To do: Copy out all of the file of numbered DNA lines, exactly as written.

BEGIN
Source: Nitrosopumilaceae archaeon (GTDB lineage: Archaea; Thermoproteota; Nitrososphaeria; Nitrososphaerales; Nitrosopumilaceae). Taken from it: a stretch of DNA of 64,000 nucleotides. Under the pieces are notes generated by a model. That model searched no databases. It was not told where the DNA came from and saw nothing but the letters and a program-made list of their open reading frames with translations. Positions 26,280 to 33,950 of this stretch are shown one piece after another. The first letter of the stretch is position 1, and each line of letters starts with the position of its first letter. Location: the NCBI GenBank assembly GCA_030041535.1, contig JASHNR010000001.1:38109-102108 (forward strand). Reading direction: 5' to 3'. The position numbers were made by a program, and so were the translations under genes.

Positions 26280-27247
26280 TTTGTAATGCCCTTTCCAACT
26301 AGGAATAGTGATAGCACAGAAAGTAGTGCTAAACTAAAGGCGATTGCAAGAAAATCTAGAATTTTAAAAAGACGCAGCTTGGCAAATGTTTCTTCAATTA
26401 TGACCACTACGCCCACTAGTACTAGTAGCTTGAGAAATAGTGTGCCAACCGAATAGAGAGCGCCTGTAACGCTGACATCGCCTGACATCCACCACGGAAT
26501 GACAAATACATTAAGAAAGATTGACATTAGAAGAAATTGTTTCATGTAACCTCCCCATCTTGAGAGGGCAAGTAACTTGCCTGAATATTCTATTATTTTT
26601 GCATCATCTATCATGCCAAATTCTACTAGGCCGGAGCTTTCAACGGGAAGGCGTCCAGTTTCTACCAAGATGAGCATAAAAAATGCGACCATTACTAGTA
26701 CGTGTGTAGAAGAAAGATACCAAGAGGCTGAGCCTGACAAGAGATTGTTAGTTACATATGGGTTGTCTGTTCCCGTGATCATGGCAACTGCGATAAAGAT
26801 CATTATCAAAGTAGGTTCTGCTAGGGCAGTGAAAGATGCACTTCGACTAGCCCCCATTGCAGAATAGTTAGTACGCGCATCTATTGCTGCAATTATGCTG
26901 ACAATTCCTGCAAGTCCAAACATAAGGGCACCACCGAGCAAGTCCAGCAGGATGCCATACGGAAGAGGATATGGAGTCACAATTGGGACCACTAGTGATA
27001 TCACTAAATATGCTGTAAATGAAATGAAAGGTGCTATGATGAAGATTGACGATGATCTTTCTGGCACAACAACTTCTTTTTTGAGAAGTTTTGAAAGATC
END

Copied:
Source: Nitrosopumilaceae archaeon (GTDB lineage: Archaea; Thermoproteota; Nitrososphaeria; Nitrososphaerales; Nitrosopumilaceae). Taken from it: a stretch of DNA of 64,000 nucleotides. Under the pieces are notes generated by a model. That model searched no databases. It was not told where the DNA came from and saw nothing but the letters and a program-made list of their open reading frames with translations. Positions 26,280 to 33,950 of this stretch are shown one piece after another. The first letter of the stretch is position 1, and each line of letters starts with the position of its first letter. Location: the NCBI GenBank assembly GCA_030041535.1, contig JASHNR010000001.1:38109-102108 (forward strand). Reading direction: 5' to 3'. The position numbers were made by a program, and so were the translations under genes.

Positions 26280-27247
26280 TTTGTAATGCCCTTTCCAACT
26301 AGGAATAGTGATAGCACAGAAAGTAGTGCTAAACTAAAGGCGATTGCAAGAAAATCTAGAATTTTAAAAAGACGCAGCTTGGCAAATGTTTCTTCAATTA
26401 TGACCACTACGCCCACTAGTACTAGTAGCTTGAGAAATAGTGTGCCAACCGAATAGAGAGCGCCTGTAACGCTGACATCGCCTGACATCCACCACGGAAT
26501 GACAAATACATTAAGAAAGATTGACATTAGAAGAAATTGTTTCATGTAACCTCCCCATCTTGAGAGGGCAAGTAACTTGCCTGAATATTCTATTATTTTT
26601 GCATCATCTATCATGCCAAATTCTACTAGGCCGGAGCTTTCAACGGGAAGGCGTCCAGTTTCTACCAAGATGAGCATAAAAAATGCGACCATTACTAGTA
26701 CGTGTGTAGAAGAAAGATACCAAGAGGCTGAGCCTGACAAGAGATTGTTAGTTACATATGGGTTGTCTGTTCCCGTGATCATGGCAACTGCGATAAAGAT
26801 CATTATCAAAGTAGGTTCTGCTAGGGCAGTGAAAGATGCACTTCGACTAGCCCCCATTGCAGAATAGTTAGTACGCGCATCTATTGCTGCAATTATGCTG
26901 ACAATTCCTGCAAGTCCAAACATAAGGGCACCACCGAGCAAGTCCAGCAGGATGCCATACGGAAGAGGATATGGAGTCACAATTGGGACCACTAGTGATA
27001 TCACTAAATATGCTGTAAATGAAATGAAAGGTGCTATGATGAAGATTGACGATGATCTTTCTGGCACAACAACTTCTTTTTTGAGAAGTTTTGAAAGATC